A Reckoning In The Bayou

His luck finally ran out last week. Seventy-two-year-old former governor Edwin W. Edwards was convicted of extorting almost $3 million from companies that applied for riverboat-casino licenses. A craps player noted for his love of beautiful women and his use of gambling aliases such as "T. Wong," Edwards once declared that to get in trouble with Louisiana voters he would have to be found "in bed with a dead girl or a live boy."

In the end, it wasn't the voters he had to worry about. Edwards, who won a fourth term as governor after being cleared in the second of two federal trials (the first ended in a hung jury), has also been the target of 22 grand-jury investigations. Last week, after the jury found him guilty of 17 counts, Edwards said, "The Chinese have a saying: if you sit by the river long enough, the dead body of your enemy will come floating down the river. I suppose the Feds sat by the river long enough, so here comes my body." Then he joined his family at home for crawfish etouffee and his favorite television show, "Who Wants to Be a Millionaire."

On excerpts of audiotapes made from federal bugs in Edwards's house, he could be heard running down the mayor of New Orleans as a "blackmail artist" and helping plan the surprise birthday party of former San Francisco 49ers owner--and Edwards friend--Edward DeBartolo Jr., who last year pleaded guilty to a felony for failing to report that Edwards had extorted $400,000 from him. The conversation in which DeBartolo says Edwards shook him down was not on the tapes. Neither was the one in which another former friend, Robert Guidry, agreed to pay more than $1.4 million to Edwards and two codefendants, including Edwards's son Stephen. But the jury apparently believed the testimony of DeBartolo and of Guidry, who told of stuffing hundreds of thousands of dollars into garbage bags. Asked by defense attorneys how he had such easy access to so much money, Guidry said he kept more than $1 million "for incidentals" at home in a secret compartment in his Jacuzzi and in his freezer under some wild ducks. Edwards claimed he never got a dime from Guidry and that the cash from DeBartolo--received after Edwards left office--was payment for legitimate work.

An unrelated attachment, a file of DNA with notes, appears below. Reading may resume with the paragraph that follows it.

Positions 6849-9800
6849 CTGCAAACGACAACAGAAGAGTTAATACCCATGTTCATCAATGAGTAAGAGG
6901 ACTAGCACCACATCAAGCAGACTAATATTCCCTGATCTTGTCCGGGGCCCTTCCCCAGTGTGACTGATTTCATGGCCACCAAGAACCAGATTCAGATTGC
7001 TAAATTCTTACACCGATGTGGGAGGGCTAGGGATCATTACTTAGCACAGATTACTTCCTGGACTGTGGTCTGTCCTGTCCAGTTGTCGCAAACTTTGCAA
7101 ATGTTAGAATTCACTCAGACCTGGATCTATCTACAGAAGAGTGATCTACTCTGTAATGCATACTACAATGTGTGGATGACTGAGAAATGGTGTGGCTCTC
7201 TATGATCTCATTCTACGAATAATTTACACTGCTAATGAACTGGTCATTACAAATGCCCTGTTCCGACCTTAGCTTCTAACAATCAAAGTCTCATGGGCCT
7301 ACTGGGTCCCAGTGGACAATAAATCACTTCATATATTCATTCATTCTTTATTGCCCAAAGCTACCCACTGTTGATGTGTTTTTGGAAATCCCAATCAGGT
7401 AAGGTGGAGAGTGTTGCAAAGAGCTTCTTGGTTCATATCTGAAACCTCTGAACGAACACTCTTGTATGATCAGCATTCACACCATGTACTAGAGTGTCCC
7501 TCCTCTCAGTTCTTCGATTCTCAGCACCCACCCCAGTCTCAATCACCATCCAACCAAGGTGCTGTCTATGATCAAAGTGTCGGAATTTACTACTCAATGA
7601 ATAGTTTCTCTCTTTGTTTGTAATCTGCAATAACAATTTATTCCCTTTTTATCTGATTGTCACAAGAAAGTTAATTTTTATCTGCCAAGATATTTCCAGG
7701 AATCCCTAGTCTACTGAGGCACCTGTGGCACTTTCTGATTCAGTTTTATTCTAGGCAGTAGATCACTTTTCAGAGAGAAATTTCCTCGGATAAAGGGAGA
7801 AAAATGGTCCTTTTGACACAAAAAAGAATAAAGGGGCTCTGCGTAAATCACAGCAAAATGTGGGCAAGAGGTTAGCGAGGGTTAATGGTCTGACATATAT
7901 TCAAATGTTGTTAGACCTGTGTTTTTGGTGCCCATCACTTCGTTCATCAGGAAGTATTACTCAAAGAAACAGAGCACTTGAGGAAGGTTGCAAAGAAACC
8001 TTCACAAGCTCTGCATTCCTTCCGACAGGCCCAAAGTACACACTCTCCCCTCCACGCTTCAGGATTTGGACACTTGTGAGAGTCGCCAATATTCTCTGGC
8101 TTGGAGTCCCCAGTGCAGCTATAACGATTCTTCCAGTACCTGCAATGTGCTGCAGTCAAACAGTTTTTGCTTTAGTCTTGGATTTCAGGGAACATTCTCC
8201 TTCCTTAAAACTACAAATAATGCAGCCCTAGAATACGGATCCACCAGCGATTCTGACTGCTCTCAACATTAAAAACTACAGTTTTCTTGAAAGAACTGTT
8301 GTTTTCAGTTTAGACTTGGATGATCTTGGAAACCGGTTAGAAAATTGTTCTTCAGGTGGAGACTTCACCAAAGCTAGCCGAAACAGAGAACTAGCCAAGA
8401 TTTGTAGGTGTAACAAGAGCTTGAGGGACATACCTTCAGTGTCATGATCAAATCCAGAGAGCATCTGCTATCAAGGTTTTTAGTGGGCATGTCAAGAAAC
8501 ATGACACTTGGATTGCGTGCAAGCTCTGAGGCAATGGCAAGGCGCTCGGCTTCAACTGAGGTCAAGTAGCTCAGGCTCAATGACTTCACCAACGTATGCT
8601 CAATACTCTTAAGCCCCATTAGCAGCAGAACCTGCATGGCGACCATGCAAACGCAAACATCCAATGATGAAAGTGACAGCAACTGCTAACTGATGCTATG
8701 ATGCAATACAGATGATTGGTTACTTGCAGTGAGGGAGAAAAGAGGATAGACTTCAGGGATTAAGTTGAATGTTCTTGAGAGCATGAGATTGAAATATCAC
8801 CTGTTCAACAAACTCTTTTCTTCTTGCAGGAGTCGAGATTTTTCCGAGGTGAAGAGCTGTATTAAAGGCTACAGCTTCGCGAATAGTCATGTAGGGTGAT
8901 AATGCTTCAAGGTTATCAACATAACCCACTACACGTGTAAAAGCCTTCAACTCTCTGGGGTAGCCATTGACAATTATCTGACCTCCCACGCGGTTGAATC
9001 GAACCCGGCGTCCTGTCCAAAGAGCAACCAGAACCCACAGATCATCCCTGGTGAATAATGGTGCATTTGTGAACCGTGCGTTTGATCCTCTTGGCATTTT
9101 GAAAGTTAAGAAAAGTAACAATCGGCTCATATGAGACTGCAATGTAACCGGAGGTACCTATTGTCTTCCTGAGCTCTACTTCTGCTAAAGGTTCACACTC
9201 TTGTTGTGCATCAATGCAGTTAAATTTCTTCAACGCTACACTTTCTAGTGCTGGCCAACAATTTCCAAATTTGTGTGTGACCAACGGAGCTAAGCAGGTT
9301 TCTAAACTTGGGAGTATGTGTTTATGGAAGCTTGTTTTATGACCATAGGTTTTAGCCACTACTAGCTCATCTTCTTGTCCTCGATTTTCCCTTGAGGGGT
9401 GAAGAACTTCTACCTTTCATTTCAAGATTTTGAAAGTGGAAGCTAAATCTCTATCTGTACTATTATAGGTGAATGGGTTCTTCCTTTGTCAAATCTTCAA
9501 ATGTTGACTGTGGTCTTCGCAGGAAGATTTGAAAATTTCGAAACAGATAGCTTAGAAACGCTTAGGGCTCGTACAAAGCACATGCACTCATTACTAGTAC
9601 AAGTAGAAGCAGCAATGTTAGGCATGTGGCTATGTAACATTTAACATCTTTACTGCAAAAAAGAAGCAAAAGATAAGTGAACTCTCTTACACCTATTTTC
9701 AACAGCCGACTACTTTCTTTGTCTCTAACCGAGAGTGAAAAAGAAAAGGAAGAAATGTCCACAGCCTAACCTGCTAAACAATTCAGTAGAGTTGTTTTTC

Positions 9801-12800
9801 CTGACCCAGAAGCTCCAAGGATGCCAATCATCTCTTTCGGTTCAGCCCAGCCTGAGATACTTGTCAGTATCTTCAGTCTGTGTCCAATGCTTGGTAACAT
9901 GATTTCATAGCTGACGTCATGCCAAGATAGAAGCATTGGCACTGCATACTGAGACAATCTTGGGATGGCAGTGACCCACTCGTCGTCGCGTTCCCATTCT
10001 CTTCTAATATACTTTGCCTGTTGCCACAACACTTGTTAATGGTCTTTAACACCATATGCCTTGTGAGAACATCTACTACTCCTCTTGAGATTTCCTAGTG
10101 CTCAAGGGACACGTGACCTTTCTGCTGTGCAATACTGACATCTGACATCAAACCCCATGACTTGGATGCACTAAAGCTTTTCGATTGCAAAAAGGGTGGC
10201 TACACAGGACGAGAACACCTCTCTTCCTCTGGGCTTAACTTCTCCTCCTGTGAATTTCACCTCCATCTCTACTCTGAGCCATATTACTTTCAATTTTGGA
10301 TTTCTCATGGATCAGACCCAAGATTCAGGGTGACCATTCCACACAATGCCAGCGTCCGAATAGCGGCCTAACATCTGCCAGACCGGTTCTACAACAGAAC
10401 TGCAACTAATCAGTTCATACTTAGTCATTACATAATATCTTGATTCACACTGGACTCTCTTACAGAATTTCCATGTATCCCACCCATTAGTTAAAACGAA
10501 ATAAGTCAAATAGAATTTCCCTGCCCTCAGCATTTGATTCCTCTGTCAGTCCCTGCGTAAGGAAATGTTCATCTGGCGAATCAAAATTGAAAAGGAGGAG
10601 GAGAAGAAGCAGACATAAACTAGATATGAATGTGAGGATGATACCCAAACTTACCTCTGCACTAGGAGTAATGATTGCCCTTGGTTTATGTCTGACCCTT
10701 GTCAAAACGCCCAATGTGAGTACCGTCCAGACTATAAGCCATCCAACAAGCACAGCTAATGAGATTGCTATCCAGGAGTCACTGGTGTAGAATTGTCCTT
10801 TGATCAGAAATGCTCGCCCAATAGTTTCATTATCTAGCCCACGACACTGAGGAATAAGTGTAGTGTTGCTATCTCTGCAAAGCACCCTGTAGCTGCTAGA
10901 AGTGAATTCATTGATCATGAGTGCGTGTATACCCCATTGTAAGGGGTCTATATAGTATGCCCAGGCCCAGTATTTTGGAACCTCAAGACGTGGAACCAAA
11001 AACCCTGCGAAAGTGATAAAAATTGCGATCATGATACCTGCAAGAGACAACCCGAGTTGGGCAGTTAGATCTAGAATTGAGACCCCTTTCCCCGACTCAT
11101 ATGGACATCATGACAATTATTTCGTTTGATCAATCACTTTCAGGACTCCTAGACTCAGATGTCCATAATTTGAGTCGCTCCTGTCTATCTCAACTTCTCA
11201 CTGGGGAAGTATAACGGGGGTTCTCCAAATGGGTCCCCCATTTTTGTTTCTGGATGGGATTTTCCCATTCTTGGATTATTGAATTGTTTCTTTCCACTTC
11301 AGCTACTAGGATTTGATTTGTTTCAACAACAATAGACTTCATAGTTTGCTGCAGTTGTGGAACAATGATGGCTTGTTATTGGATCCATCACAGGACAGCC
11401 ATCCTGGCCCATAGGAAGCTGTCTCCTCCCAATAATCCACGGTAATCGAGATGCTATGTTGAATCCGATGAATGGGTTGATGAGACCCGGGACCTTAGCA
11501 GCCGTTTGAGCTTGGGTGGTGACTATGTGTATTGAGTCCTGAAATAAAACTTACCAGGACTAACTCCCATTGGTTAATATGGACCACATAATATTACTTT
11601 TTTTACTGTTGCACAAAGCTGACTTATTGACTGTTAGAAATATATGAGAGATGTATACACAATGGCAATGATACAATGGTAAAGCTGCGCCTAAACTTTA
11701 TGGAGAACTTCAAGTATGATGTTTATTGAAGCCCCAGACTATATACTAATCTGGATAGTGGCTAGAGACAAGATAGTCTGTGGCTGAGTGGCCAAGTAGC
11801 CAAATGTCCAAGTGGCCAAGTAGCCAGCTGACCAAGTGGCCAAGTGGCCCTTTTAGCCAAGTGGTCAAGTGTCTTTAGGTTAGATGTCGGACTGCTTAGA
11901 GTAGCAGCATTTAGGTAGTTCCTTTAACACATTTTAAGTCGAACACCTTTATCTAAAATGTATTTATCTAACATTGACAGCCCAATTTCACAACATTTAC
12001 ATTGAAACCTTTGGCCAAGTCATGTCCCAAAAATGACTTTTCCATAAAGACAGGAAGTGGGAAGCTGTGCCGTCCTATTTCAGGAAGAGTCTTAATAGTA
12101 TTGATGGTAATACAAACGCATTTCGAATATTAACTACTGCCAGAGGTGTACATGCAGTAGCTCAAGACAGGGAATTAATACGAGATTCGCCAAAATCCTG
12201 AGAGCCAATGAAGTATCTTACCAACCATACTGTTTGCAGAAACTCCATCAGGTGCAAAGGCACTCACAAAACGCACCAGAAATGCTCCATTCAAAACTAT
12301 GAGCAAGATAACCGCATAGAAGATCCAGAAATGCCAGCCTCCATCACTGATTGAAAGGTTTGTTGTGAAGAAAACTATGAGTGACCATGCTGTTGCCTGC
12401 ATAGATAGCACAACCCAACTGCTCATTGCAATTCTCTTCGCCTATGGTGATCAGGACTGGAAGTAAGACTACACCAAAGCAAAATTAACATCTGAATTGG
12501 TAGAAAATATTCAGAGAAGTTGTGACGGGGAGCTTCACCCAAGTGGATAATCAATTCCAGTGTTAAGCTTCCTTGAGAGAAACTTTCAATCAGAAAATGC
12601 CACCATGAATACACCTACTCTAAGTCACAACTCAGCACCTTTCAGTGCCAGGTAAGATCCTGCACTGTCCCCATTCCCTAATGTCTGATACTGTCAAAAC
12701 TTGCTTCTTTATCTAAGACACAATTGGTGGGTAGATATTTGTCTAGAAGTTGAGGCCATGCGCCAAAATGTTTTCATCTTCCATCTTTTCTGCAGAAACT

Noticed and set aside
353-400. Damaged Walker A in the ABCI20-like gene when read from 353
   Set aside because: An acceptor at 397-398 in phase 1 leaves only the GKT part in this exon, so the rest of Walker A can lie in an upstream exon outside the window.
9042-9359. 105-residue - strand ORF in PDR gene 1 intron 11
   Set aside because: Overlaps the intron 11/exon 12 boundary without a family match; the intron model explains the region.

A onetime child evangelist, Edwards grew up to be a charming populist Democrat who paid off his first campaign debt with a $50,000-a-head trip to Paris that included dinner at Versailles, a gambling excursion to Monte Carlo and 14-karat-gold lapel pins featuring his profile above the moniker "The Sun King." Edwards now faces more than 20 years in prison, but courtroom observers were intrigued by a cordial conversation between Edwards and Eddie Jordan, the U.S. attorney. Jury selection for yet another federal trial, for insurance fraud, is scheduled to begin in June. "I did discuss with him the possibility of resolving the other case," Jordan said. Could the old pol cut a deal in the insurance case in return for a lenient sentence in this one? The crapshooter just may be rolling the dice one last time.